The Heisman Trophy finalists were announced in a made-for-awkward-television moment during ESPN’s Monday Night Countdown on sight from MetLife Stadium. The Heisman trust revealed a list of five finalists including: Louisville quarterback Lamar Jackson, Oklahoma quarterback Baker Mayfield, Michigan linebacker Jabrill Peppers, Clemson quarterback Deshaun Watson and Oklahoma wide receiver Dede Westbrook.
Described my some (read: yours truly) as Allen Iverson in cleats, Jackson’s slippery explosiveness led to 4,928 yards of total offense and a nation-leading 51 touchdowns responsible for. He is regarded as the overwhelming favorite to win the stiffarm trophy.
Mayfield has thrown for 3,669 yards with 38 touchdowns against eight interceptions. His 197.75 quarterback rating is on pace to break the FBS single-season record, and he pilots an offense that ranks third nationally in scoring and yards per play. Mayfield’s efforts helped Oklahoma win its second straight Big 12 title and complete the first 9-0 run in the league’s 6-year round-robin era.
Peppers is the swiss army knife of a threat for the Wolverines. He ranks second on Michigan’s elite defense in tackles and tackles for loss while also returning punts and kicks and serving as a running back on offense.
Watson has led Clemson to back-to-back ACC championships and College Football Playoff appearances while firing 37 touchdown passes and throwing for 3,914 yards on the year.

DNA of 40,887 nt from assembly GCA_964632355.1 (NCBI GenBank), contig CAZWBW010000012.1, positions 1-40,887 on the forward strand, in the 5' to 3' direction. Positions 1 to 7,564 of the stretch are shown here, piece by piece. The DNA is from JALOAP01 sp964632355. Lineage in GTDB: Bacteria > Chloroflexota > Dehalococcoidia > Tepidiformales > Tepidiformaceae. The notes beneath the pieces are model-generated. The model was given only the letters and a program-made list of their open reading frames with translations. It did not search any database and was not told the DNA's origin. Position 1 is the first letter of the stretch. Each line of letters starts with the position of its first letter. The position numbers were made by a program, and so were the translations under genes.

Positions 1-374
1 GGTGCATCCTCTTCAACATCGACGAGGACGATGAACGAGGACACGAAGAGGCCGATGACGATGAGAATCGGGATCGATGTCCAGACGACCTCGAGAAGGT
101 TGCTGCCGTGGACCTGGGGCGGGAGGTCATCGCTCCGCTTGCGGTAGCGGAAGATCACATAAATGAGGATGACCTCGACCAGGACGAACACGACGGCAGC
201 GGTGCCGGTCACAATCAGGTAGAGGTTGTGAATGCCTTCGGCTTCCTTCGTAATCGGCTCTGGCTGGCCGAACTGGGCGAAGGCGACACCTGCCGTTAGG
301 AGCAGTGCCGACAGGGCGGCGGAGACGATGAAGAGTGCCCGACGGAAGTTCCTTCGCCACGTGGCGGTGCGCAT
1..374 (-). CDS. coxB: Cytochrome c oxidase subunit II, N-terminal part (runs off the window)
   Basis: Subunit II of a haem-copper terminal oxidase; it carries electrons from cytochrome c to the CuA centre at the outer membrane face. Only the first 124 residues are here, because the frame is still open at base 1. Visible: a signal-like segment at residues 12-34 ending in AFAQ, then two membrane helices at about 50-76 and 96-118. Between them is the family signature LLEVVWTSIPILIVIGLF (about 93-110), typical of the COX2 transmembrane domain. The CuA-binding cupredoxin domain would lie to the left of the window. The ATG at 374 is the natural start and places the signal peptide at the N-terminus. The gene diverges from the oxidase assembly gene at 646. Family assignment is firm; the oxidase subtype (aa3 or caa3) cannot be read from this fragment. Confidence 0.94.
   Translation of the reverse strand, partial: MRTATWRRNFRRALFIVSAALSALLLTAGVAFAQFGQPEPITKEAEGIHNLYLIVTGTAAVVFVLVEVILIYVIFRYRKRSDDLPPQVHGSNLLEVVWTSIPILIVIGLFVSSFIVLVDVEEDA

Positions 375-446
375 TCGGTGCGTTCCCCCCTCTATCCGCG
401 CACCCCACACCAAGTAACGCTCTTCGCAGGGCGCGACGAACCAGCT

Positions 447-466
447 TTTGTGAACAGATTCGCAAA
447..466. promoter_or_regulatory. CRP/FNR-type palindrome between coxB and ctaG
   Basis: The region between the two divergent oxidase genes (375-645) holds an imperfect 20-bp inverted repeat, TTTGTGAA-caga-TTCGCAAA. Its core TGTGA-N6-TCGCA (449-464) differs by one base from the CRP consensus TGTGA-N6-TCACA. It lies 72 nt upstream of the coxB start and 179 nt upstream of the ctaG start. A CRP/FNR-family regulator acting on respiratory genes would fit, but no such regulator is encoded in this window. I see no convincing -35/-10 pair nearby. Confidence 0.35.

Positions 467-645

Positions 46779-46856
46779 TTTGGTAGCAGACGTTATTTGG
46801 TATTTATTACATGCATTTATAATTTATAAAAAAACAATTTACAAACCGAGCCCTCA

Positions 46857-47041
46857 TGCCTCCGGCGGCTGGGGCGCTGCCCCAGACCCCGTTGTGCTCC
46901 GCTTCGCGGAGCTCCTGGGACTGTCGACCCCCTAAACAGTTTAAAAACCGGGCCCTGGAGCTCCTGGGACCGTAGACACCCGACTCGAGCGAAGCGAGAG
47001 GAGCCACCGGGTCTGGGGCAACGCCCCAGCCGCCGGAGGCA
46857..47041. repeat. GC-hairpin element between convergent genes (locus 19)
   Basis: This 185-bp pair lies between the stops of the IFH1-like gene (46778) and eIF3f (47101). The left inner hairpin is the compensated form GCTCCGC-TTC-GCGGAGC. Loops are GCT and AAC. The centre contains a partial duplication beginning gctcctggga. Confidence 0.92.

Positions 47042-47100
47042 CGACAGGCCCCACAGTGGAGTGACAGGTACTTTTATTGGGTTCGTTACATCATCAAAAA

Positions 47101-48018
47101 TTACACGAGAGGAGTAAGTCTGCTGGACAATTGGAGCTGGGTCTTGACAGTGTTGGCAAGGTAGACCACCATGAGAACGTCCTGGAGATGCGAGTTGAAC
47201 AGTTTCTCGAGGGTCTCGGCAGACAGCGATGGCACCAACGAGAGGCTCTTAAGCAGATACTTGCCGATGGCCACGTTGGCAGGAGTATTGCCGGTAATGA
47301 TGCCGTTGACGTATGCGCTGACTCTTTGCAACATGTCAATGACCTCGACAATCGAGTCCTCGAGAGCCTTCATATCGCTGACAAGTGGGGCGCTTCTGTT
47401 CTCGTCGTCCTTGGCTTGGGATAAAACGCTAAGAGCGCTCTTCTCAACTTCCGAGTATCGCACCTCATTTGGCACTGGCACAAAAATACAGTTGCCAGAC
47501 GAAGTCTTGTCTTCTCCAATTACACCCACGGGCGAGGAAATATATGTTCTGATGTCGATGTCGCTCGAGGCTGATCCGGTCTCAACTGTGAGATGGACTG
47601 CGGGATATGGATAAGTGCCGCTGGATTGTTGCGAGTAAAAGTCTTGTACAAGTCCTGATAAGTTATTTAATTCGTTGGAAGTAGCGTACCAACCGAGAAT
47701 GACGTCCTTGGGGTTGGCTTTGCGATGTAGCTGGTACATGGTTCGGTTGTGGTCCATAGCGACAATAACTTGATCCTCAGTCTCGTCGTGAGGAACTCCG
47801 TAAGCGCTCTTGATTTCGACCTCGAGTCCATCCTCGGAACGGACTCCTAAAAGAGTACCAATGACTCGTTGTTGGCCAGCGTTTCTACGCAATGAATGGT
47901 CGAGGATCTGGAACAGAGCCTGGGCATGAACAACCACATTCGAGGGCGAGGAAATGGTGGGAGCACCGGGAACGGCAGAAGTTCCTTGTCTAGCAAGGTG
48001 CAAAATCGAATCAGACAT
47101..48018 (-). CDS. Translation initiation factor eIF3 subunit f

Mayfield’s top target, Westbrook recorded 74 receptions for 1,465 yards and 14 touchdowns on the year. Westbrook’s inclusion makes Oklahoma the first team to send teammates to New York since Matt Leinart and Reggie Bush did the same for USC in 2005. They’re just the fifth set of teammates to do so overall (Leinart and Bush did so twice.)
That’s also the last time the SEC did not place a player in the top five vote-getters.
The Heisman Trophy ceremony will be held Saturday night in New York.
Army will carry with it a 14-game losing streak against Navy when it takes the M&T Bank Stadium field on Saturday. But the Black Knights will do so in some some great uniforms.
The academy on Monday unveiled the special uniforms they’ll wear against Navy that honor the accomplishments of the 82nd Airborne Division in World War II.
Known as the All-Americans, the 82nd Airborne was “[h]ighly trained and highly disciplined, the soldiers of the 82nd Airborne were asked to spearhead the invasions of Italy, Normandy, and Holland. With little to no reinforcements or relief in the most adverse conditions, their physical and mental toughness was pushed to the limits. Their unwavering brotherhood and intense dedication to success, ultimately led to mission accomplishment.”
While Navy has won 14 straight and 15 of the past 16, four of the fast five games have been decided by six points or less, including last season’s 21-17 decision.
Knowing the recent history of this game, expect a response from Navy at some point this week.
For the second straight season, Oklahoma quarterback Baker Mayfield has been named the recipient of the Burlsworth Award. Mayfield is now the first player to win the award two times.
The award is given to college football’s top player who began his career as a walk-on player. Mayfield was originally a walk-on player at Texas Tech before eventually transferring to Oklahoma, where he has emerged as a Heisman Trophy candidate and led the Sooners to two consecutive Big 12 championships and one appearance in the College Football Playoff.
Mayfield beat out Washington State quarterback Luke Falk and Northwestern wide receiver Austin Carr for the award. Mayfield will also have a chance to add one more Burlsworth Award to his name next season, as the Sooners passer has already said he will return to Oklahoma for the 2017 season.